Airlines have some major financial decisions to make in the near future.

In his presentation at the World Financial Symposium, Henk Jan Hoogendoorn, Chief Financial Sector Officer, Qatar Financial Centre Authority went through some of the primary headwinds.

Geopolitical turmoil is undoubtedly the main concern. Essentially, this has translated into an economic crisis, largely through rising oil and gas prices. In turn, inflation has risen, and consumers have less purchasing power. Demand is likely to suffer.

There are some hangover effects from the pandemic too. Most notable are ongoing travel restrictions in certain parts of the world and the concern that these may increase as the northern hemisphere winter hits.

Less obvious is how the attitude to flying has been affected. Zoom and other forms of online meetings and conferences have had a small influence but perhaps more pronounced is a growing environmental awareness. Most observers believe this will continue to grow and individual airlines—and the industry as a whole—need to do more to make the public aware of aviation’s environmental credentials.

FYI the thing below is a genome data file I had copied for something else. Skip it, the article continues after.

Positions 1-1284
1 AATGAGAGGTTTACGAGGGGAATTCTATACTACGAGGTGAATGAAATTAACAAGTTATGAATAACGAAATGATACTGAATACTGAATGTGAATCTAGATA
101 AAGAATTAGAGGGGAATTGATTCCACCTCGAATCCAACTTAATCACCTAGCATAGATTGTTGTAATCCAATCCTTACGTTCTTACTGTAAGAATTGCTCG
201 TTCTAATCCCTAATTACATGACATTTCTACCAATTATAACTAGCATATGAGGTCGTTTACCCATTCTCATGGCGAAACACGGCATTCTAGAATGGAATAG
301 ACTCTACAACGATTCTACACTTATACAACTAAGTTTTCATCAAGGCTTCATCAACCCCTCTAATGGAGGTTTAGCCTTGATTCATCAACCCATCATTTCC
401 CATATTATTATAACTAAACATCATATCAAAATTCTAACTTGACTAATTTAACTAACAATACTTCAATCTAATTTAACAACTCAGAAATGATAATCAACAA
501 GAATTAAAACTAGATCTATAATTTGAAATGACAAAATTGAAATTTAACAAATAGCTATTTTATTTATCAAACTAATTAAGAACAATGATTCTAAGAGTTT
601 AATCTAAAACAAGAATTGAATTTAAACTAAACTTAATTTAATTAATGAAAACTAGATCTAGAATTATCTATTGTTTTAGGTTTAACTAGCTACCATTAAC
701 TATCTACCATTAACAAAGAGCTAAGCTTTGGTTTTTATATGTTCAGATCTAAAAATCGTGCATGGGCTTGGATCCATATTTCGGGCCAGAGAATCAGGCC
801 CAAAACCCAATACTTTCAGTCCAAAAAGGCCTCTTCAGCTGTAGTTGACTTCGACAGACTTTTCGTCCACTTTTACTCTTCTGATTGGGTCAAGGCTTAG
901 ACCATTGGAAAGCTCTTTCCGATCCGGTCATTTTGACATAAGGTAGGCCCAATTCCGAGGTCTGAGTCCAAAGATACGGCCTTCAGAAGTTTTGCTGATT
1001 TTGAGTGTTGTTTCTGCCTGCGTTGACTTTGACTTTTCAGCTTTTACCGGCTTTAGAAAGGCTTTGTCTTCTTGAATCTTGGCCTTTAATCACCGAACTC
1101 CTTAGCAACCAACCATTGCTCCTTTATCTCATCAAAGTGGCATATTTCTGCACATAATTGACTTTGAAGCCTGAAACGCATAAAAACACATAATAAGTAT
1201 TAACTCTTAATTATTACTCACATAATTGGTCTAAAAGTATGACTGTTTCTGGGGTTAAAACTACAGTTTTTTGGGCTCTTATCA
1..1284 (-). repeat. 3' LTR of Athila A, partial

The high value of the US dollar will also have an effect for many airlines. Many costs, especially fuel, are incurred in dollars but revenues are often dominated by the local currency. The exchange rate therefore has a negative impact on the bottom line. It also makes blocked funds more likely, which already exceed $1 billion.

It all means profitability is likely to be hard won. Costs will continue to rise. Labor costs especially look set for a steep increase. This is not only because of a lack of manpower pushing wages up but also because regulations are coming into force throughout the world that will keep salaries high.

But Hoogendoorn insisted all was not doom and gloom. Air cargo’s performance promises a potential uptick in revenues and there are some strong emerging markets, such as Rwanda. Together with the strong recovery, it has led to increased interest from funds to invest in aviation.

 

Hedging and sustainable aviation fuels

Clearly, with fuel such a major component of an airline’s cost base, hedging will be vital to avoiding red ink on the balance sheet. This was tackled in a follow up presentation by Daniel Colover, a Market Engagement Officer with Platts.

Airlines hedge to lock in a margin and protect against losses. This makes financial planning more accurate. Forecasts suggest the oil price will remain high throughout 2023, as will the crack—the difference between the price of crude and jet fuel. The crack has been extremely volatile, turning negative during the early days of the pandemic, before reaching record highs as producers manipulated jet fuel production levels.

 

Credit | iStock
Top